Executive Briefings

Opinion: When to Report a Cyberattack? For Companies, That’s Still a Dilemma

It has been seven years since the Securities and Exchange Commission first advised public companies to tell investors if they had suffered a cyberattack deemed to be material. But even with the rising number of severe hacks, only a few companies report incidents each year to the S.E.C.

Now the S.E.C. has issued updated cybersecurity guidance. Again, it warned public companies to make “timely” disclosure, recognizing the “grave threat” that cybercrime poses to investors and the capital markets.

Yet, the S.E.C.’s new guidance doesn’t confront the practical quandary facing public companies victimized by a cyberattack: Going public with news of a cyberattack isn’t always an easy call. Doing so can risk tipping off the bad guys and imperil investigations. Law enforcement often encourages, or even demands, that the incident not be disclosed. At the same time, companies know they have a duty to their investors to provide prompt information about any real risks to their businesses.

This tension between the need for discreet cooperation with law enforcement and the obligation to inform investors and the markets creates a dilemma for public companies. Unfortunately, the commission’s updated guidance provides little direction to corporate leaders confronting these conflicting demands. While the guidance acknowledges that it will often take time to “discern the implications” of a breach and that it “may be necessary to cooperate” with law enforcement, it concludes that an active investigation would not “on its own” be a reason to avoid disclosure of a material cybersecurity incident.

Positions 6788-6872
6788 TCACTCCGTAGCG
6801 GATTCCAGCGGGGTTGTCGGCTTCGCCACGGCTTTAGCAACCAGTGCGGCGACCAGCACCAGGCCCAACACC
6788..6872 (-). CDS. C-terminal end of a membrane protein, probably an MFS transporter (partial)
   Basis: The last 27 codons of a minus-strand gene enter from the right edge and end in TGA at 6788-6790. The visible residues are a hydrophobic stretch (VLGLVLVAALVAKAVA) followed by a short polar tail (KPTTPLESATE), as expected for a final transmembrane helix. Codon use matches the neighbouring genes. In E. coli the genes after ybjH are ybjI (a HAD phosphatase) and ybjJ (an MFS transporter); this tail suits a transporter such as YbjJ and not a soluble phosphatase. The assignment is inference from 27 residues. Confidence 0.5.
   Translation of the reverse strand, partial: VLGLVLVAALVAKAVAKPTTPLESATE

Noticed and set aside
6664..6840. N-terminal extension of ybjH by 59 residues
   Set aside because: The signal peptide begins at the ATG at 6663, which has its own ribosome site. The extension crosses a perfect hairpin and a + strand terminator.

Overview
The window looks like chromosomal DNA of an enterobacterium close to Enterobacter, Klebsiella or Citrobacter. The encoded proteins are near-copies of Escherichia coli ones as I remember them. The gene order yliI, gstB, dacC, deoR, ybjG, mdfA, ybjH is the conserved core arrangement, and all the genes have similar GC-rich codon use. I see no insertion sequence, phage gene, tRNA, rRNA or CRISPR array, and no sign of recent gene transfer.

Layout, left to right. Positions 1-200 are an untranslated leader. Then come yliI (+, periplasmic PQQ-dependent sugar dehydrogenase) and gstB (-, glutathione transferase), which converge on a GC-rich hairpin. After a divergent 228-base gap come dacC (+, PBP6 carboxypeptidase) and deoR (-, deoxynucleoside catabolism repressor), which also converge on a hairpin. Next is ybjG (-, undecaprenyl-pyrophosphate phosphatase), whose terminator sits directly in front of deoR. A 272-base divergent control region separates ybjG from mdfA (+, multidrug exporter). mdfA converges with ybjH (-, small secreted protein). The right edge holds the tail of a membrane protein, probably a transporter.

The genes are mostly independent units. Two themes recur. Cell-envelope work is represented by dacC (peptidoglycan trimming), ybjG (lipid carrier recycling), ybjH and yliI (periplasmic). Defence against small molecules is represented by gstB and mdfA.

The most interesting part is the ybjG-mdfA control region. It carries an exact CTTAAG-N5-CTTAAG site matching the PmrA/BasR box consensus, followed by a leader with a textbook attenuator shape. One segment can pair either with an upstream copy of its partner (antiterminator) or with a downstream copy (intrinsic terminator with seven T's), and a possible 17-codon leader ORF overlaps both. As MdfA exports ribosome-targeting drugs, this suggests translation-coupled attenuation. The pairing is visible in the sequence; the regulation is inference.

Perhaps this dilemma explains why so few public companies report breaches. In 2017, only 24 companies reported breaches to the S.E.C., according to Audit Analytics, a firm that tracks securities law filings. Since 2011, when the S.E.C. issued its initial cyber guidance, only 106 companies have reported incidents to the S.E.C.

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Now the S.E.C. has issued updated cybersecurity guidance. Again, it warned public companies to make “timely” disclosure, recognizing the “grave threat” that cybercrime poses to investors and the capital markets.

Yet, the S.E.C.’s new guidance doesn’t confront the practical quandary facing public companies victimized by a cyberattack: Going public with news of a cyberattack isn’t always an easy call. Doing so can risk tipping off the bad guys and imperil investigations. Law enforcement often encourages, or even demands, that the incident not be disclosed. At the same time, companies know they have a duty to their investors to provide prompt information about any real risks to their businesses.

This tension between the need for discreet cooperation with law enforcement and the obligation to inform investors and the markets creates a dilemma for public companies. Unfortunately, the commission’s updated guidance provides little direction to corporate leaders confronting these conflicting demands. While the guidance acknowledges that it will often take time to “discern the implications” of a breach and that it “may be necessary to cooperate” with law enforcement, it concludes that an active investigation would not “on its own” be a reason to avoid disclosure of a material cybersecurity incident.

Perhaps this dilemma explains why so few public companies report breaches. In 2017, only 24 companies reported breaches to the S.E.C., according to Audit Analytics, a firm that tracks securities law filings. Since 2011, when the S.E.C. issued its initial cyber guidance, only 106 companies have reported incidents to the S.E.C.

Read full article